What confuses the issue, for some, is unclear thinking about the period of pregnancy specifically. If the unborn child, conceived as a result of rape, magically could be removed from his or her mother’s womb—and live—surely no one would say that the trauma of rape should permit murdering the child; that would be exactly the same situation as killing the hypothetical four-year-old who was conceived by rape.  Rather, it is the burden of being pregnant, and of having to bear a child so conceived, that often drives the instinct to allow abortion in cases of rape.

What lies behind this instinctive reaction, however, is the almost subliminal suggestion that pregnancy is some kind of just “punishment” for sex—a backward, twisted notion to be sure, but one that regrettably still retains some currency.  On this view, abortion should be permitted where pregnancy is not the woman’s “fault.”  The woman did not violate any rules; rather she was the one violated. Thus, it would be wrong—unfair—to put her in the pregnancy penalty box.

Such latent pregnancy-as-punishment premises should be exposed and confronted.  Most people, pressed on the point, will quickly disclaim or abandon any suggestion that abortion-for-rape is justifiable because of the woman’s innocence of the sexual act, and not otherwise.  They will, rather, repair to the psychological torment of having to endure a rape-induced pregnancy and bear a child conceived in rape.

But that torment does not come from the fact of pregnancy itself.  Pregnancy imposes burdens on mothers, in all situations.  What distinguishes the case of rape is the unique psychological burden and humiliation owing to the circumstances that led to the pregnancy.  That burden is real and undeniable.  But that is exactly the type of psychic harm that we presumably would never allow to justify killing a born child simply because of the circumstances under which he or she was conceived.  This returns the argument to the original set of questions.  If we would not allow even real, serious psychological or emotional trauma to justify killing a toddler because of the circumstances under which he or she was conceived, we should not allow it to justify killing an unborn child for the same reason, unless the unborn child lacks equivalent moral status as a member of the human community.  We would not allow killing for such a reason unless the living human fetus had no human “right” to continue to live in the first place.

That, in the end, is the point over which the debate needs to be conducted. If the human embryo is a mere morally irrelevant mass of cells, inconveniently present in a woman’s body, the pro-choice position is self-evidently correct. Abortion is no different from clipping a fingernail, and presents not the slightest moral question. One need not appeal to the situation of rape, or possess any justification at all, in order to engage in abortion. But if the human embryo is a separate, living human being—a human life distinct from the mother’s, even if a life that depends on the mother for survival—the pro-life position is correct. The human fetus cannot be killed simply because he or she is unwanted, despised, regretted, or deeply upsetting.  Short of the situation where pregnancy presents a true threat to the life of the mother, abortion is morally unjustifiable.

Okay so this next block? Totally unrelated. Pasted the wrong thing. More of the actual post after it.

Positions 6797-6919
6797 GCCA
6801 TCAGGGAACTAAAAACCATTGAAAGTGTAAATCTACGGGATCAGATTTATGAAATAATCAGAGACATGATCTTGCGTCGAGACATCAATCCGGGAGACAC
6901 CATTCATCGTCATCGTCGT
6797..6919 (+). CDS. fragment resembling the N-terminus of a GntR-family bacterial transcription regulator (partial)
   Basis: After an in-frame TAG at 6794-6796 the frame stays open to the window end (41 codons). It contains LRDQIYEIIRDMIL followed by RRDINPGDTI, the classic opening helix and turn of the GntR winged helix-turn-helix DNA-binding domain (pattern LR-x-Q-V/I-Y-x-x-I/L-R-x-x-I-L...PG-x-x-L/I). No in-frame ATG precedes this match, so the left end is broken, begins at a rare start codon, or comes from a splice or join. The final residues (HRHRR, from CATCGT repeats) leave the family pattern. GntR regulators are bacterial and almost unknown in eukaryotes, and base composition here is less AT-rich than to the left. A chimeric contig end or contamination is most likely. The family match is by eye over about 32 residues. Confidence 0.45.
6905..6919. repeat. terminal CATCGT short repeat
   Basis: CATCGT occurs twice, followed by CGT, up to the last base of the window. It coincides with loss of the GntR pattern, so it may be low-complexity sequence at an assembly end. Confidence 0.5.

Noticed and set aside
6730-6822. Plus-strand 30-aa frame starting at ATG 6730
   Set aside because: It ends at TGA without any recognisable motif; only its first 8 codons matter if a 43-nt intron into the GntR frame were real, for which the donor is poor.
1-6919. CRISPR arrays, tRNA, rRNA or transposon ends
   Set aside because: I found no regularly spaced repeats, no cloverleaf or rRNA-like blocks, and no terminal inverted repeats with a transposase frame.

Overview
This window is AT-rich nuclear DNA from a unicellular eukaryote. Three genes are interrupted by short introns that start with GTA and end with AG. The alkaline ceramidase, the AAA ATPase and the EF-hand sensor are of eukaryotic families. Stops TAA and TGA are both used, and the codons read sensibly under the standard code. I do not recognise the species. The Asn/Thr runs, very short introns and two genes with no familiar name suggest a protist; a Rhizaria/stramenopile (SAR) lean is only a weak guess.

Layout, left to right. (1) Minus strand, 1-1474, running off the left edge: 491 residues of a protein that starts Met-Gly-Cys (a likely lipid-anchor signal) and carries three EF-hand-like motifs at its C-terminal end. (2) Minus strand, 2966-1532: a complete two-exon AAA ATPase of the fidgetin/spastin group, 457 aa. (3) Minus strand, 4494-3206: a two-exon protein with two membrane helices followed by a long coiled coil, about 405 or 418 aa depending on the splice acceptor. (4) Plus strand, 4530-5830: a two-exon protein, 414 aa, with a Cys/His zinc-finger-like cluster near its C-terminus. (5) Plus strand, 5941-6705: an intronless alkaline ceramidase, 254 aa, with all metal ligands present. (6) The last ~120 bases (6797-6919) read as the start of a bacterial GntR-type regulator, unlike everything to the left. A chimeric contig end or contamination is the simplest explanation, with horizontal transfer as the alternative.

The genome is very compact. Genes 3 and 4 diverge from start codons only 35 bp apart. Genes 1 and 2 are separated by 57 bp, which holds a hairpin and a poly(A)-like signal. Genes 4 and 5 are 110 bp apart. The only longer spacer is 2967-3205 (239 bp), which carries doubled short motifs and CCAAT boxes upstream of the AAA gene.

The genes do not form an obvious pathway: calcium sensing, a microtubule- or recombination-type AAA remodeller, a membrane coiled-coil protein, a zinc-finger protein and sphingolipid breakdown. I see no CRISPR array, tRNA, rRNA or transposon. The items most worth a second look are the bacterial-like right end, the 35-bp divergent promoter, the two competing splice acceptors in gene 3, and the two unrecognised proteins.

Politically, of course, the case of rape is not the right starting point. Rhetorically, it’s the point where abortion-rights supporters want to start. (As I’ve argued elsewhere, my preferred starting point is a ban on sex-selective abortion, for analogous reasons: it puts the “pro-choice” argument in its weakest rhetorical posture, explodes the premises of those who argue that abortion is justified on “women’s equality” grounds, and persuasively confronts people with the inescapable humanity of the unborn child—it’s a girl, or a boy: the fetus has a sex identity of its own, and is obviously a separate human life from the mother.)

But I believe it is important to confront and refute the “what-about-rape?” argument on essentially its own terms and, jujitsu-like, use its own weight and momentum against it, flipping the hypothetical in a pro-life direction: Could one kill a four-year-old conceived in rape, because he or she was conceived in rape? Why not? If not, on what, then, does the morality of legal abortion—in any situation—really depend?

Come then, and let us reason together on that question.

Michael Stokes Paulsen is University Chair and Professor of Law at the University of St. Thomas, in Minneapolis, and co-director of its Pro-Life Advocacy Center (PLACE).